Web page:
Say you’re speeding down the I-95, going the same speed as the sign itself, and suddenly you spot the fuzz lurking beneath an underpass, radar gun at the ready, and moving citation on standby. Even with the world’s most advanced modern automotive gadgets and a cautious set of peepers, the rate of drivers that get caught speeding continues to rise, which means either cops are getting craftier, or people aren’t learning from experience.
A recent report shows that in the U.S. alone about 41 million people get ticketed for speeding each year, which roughly translates to around 112,000 citations per day. After analyzing over 15 years’ worth of speeding violation data from The National Speed Trap Exchange — a site run by the National Motorist Association — we found some pretty interesting statistics and correlations that are worth knowing as well.
The study looked at all kinds of speeding related topics, even going as far as analyzing keywords in order to better determine speed trap locations. Once ticketed, the most commonly used phrase by drivers was “side of the road,” which had 133 more mentions than the next term.
It also revealed that certain states and municipalities have more speed traps than others. If things like violent crime and drug trafficking aren’t commonplace, the local authorities will often utilize their resources for various other forms of law enforcement, and in many instances, that includes traffic enforcement and moving violations.
A quick review of the map above reveals that certain states rely on speed traps more than others, and while a few states in the Midwest and out West are relatively free of this form of enforcement, states like Vermont were loaded with traffic stops. Averaging around 52 speed traps per 100,000 residents, the Green Mountain State has over five times the speed trap instances of Alaska, which is the least trap-laden state.
A lot of this has to do with a recent state-wide push to reduce speed-related fatalities in Vermont, as it participates in both state-specific and regional crackdown initiatives. According to the study, other states that sport lots of sneaky police are New Hampshire, Michigan, Delaware, and Oklahoma, all of which made the top 10 list for speed trap prevalence.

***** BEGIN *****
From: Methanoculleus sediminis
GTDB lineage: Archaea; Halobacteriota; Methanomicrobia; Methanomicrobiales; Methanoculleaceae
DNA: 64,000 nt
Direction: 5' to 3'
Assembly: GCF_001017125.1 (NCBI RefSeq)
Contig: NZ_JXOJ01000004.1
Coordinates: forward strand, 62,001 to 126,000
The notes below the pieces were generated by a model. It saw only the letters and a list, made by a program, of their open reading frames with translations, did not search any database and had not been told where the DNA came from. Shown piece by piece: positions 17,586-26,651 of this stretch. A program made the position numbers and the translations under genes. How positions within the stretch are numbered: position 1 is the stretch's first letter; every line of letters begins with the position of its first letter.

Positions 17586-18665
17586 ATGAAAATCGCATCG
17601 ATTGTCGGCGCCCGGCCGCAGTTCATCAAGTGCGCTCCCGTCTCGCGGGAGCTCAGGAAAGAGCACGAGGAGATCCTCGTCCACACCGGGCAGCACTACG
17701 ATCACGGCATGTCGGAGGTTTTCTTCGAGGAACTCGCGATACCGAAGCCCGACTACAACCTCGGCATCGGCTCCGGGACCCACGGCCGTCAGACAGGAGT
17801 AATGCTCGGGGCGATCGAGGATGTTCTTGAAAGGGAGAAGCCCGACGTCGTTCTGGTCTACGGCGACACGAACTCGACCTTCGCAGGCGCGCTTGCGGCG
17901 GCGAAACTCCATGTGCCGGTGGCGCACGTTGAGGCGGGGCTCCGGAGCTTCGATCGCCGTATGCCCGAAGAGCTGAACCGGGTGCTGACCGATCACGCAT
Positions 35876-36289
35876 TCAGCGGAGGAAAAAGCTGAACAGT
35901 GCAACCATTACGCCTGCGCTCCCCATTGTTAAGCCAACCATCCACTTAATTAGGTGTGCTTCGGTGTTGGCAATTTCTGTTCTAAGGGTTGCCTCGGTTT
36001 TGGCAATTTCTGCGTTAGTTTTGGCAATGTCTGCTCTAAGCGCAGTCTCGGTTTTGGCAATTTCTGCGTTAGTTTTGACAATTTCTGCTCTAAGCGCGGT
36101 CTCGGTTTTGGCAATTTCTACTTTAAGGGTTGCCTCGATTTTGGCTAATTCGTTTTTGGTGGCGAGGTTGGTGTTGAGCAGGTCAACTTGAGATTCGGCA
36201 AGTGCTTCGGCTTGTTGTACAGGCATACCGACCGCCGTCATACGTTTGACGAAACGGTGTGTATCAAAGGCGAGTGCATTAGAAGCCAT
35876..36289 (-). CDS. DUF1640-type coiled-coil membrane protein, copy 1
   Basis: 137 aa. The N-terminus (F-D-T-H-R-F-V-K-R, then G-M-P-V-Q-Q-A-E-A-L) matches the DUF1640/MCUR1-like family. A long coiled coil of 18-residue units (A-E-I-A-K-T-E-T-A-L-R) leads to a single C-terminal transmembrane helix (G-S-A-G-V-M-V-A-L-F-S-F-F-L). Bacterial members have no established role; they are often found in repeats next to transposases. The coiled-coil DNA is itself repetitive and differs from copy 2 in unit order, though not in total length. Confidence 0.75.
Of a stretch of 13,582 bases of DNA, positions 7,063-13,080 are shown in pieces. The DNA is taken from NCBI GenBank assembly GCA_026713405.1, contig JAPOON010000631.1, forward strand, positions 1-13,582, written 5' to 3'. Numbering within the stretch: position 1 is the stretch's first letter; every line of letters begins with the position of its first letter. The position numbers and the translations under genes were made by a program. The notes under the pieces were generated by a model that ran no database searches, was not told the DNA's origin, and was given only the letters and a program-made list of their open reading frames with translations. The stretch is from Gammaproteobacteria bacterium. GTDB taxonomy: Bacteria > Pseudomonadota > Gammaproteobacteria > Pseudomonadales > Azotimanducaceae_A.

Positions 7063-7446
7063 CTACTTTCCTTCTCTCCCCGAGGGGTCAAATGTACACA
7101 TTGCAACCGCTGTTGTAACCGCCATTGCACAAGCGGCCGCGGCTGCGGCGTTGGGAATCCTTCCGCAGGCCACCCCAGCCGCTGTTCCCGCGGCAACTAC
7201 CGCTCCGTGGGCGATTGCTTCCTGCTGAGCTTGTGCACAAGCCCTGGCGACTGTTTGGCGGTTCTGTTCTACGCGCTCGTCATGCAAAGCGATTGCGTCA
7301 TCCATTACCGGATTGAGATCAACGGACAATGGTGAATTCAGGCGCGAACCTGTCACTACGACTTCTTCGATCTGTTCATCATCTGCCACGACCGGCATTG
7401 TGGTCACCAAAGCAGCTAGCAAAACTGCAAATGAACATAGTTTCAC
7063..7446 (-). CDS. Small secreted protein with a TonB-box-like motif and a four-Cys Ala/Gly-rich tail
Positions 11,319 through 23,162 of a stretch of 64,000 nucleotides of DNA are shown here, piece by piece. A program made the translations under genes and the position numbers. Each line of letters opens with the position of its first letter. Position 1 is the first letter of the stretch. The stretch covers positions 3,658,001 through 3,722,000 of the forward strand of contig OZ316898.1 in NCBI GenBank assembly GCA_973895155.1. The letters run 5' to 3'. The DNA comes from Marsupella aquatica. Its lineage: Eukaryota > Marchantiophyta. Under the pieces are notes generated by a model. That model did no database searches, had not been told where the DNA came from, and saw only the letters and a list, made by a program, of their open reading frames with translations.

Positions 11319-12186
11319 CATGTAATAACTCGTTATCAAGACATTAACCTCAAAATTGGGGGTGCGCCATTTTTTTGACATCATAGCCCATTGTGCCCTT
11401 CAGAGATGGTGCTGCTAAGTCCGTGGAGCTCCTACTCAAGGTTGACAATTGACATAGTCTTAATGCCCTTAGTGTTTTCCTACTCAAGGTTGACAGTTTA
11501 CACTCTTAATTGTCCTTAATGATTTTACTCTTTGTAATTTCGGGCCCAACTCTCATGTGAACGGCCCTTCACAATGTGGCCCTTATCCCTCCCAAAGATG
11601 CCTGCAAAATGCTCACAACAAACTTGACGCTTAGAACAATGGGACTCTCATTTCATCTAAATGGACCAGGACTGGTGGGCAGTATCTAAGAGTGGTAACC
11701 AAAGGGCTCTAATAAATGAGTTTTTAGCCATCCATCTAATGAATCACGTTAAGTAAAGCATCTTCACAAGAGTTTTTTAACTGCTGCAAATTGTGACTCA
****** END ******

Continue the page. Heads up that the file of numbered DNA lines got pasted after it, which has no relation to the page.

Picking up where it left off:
So if you’re curious about what kind of enforcement you’ll likely see in your state, check out this nifty drop-down menu. It allows drivers to see which cities in their area are prone to numerous speed traps, so take note and drive slow because tickets aren’t cheap and speeding can kill.
On the flip side, Alaska sports fewer than 10 speed traps per 100,000 people, exacerbated by the fact that Anchorage has a seriously understaffed police force. North and South Dakota, and Montana as well, remained sparse in the trap department, undoubtedly due to all of the long straights of boring blacktop with no pedestrians around to injure.
Coincidentally, drivers themselves are more at risk in those states, as all three ranked in the national top 10 for car crash fatalities, with an IIHS report showing that speed continues to be a factor in just over a quarter of all traffic deaths.
But even if your state doesn’t rank all that high for speed traps or fatalities, there’s a good chance you live near a city that’s prone to having people pulled over. A number of cities located in Florida, Michigan, Texas, Colorado, Pennsylvania, and Ohio all made the top 10 for highest concentrations of speed traps, with Sarasota, Florida sporting the most speed traps of all, with an average of 140 traps per 100,000 residents.
Dearborn Heights, Michigan took second place in this category, and Coppell, Texas came in third for most trap-heavy city, and even the 20th city on the list (St. Clair Shores, Mich.) had a staggering 78 speed traps per 100,000 residents. So if you plan on taking a road trip anytime soon, keep an eye on that speedometer, set your cruise control, and file this list away for future reference.
Naturally, speed traps aren’t always located in set places within a particular city or a state, as many law enforcement officials strategically place themselves in certain spots in order to remain undetected, while still having easy access to the open highway. So be sure to check out the chart above, as it highlights the top spots in the U.S for encountering speed traps.
Speed traps are a controversial form of enforcement, and even though government officials continue to claim that they increase road safety, opponents say it’s just one more way for states and municipalities to generate funds.
The National Highway Transportation Safety Administration has its own take on speeding: It says that out of 10 drivers, three of them are habitual speeders, an issue considering that in 2014, over half of all speeding-related fatalities occurred on roads with speed limits under 55 miles per hour. So regardless of whether you’re late, have an emergency, or aren’t paying attention, be careful out there. Just because you are in control doesn’t mean those around you are.